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Birth Control Pills: Do They Increase The Risk For Heart Disease? - Dr. Smolens

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Dr. Smolens explains if taking a birth control pill will increase a woman’s risk for heart disease. Dr. Iva Smolens is a Board Certified Cardiothoracic Surgeon at Banner Heart Hospital in Mesa, Arizona.

Dr. Smolens:
Oral contraceptives do increase the risk for heart disease. When you are younger and typically using oral contraceptives, the risk is probably pretty low. However, as women get older, perimenopausal women using estrogen used to be thought to be protective for them from heart disease, and a study early in 2000, The Women’s Health Initiative, demonstrated that not to be true, and actually using estrogen as a decrease for risk factor for, decrease in risk of incidence in heart disease has been disproven, and in fact, women should be taken off of estrogen replacement once they hit the perimenopausal years.

About Dr. Smolens, M.D.:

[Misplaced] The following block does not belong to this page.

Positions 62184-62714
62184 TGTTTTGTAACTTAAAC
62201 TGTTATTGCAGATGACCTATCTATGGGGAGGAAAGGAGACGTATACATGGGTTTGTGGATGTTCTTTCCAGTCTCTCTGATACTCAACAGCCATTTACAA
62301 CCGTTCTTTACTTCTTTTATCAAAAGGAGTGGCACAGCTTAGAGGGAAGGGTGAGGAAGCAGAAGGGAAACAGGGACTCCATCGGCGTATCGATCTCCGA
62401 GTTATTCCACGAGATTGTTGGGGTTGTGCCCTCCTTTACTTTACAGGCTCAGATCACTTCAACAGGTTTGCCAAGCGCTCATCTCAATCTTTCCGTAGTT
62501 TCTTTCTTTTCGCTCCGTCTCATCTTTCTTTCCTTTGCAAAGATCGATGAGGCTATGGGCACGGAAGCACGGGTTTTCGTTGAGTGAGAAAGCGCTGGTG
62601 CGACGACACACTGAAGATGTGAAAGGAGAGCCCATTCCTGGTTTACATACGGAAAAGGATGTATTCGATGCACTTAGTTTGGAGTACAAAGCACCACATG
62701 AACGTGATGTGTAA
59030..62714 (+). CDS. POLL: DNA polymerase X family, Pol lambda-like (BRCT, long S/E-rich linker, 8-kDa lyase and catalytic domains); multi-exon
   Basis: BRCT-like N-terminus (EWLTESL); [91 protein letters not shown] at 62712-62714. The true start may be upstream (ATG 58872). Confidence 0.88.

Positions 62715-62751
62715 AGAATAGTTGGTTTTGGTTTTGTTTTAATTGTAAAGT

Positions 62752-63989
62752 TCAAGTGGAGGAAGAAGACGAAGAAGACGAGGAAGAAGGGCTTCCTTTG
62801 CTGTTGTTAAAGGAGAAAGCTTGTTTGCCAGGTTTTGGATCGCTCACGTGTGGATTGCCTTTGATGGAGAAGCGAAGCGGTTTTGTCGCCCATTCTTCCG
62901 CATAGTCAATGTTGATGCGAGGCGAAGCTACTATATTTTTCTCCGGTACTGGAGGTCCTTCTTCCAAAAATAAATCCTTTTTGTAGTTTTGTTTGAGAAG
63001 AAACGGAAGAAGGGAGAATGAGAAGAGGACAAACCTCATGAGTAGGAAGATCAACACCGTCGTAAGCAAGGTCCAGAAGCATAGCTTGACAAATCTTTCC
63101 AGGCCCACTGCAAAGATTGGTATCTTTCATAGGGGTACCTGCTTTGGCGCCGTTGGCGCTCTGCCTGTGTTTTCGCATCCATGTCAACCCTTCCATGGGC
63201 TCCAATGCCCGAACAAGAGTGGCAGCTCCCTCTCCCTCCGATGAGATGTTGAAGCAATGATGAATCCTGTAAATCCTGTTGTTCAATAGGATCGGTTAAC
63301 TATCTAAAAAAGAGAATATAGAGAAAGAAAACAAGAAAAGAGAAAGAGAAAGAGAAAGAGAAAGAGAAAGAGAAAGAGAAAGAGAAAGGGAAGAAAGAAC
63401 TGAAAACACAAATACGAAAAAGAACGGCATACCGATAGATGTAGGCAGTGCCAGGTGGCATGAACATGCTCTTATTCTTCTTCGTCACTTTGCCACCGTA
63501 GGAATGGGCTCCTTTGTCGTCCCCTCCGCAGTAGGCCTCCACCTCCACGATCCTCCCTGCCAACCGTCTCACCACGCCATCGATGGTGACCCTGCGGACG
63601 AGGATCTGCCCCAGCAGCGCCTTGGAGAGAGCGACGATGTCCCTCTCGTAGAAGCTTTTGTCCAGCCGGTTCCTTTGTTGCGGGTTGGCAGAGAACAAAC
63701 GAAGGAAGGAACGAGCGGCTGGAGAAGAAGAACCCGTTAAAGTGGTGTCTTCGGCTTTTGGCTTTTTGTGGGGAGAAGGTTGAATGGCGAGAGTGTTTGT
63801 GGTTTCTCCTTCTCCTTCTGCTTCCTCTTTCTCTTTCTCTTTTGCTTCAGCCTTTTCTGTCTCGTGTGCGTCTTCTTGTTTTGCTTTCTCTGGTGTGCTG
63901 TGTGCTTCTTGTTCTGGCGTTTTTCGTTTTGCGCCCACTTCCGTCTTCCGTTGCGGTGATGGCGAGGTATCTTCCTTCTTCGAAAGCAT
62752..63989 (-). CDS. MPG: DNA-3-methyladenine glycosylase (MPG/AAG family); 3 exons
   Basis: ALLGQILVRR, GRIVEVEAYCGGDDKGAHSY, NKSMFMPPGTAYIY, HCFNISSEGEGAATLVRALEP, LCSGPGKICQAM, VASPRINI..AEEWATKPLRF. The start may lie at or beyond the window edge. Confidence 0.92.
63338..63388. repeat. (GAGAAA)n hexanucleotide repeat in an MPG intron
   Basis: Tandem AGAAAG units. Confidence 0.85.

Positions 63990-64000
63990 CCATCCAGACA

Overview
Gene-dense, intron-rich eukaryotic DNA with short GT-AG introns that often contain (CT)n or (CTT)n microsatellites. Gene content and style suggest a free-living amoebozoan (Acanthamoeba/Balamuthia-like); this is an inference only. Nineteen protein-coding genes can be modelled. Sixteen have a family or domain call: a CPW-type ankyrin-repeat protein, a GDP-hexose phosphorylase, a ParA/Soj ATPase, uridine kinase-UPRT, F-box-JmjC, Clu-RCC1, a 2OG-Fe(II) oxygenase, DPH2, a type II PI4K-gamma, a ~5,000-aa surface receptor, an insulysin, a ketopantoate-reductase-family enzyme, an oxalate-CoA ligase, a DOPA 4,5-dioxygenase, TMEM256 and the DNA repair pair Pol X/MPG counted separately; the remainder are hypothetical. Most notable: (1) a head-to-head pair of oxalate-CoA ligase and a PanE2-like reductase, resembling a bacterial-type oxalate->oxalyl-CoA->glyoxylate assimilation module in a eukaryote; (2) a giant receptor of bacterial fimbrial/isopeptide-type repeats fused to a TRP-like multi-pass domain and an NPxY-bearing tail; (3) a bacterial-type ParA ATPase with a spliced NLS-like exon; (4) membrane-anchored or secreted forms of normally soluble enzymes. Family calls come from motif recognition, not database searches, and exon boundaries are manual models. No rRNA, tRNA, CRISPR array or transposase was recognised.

Board Certified Cardiothoracic Surgeon Iva Smolens, M.D., serves as medical director of the Women's Heart Center at Banner Heart Hospital in Mesa, Arizona. She currently serves on the American Heart Association’s Board of Directors for the Phoenix metropolitan area.

Condition: Heart Attack, Heart Palpitation, Heart Disease

Related Terms: Chest Pain, Stress Test, High Blood Pressure, HDL, LDL, Body Mass Index, Cardiovascular Exercise, Angiography, Stent, Heart Bypass Surgery, Open Heart Surgery, Vascular Disease, EKG

Expert: Dr. Iva Smolens, Iva Smolens, M.D., Doctor Iva Smolens, Cardiologist Iva Smolens

Expertise: Cardiology, Heart Specialist, Heart Disease, Cardiovascular Disease, Coronary Artery Disease, Heart Attack, Heart Palpitation

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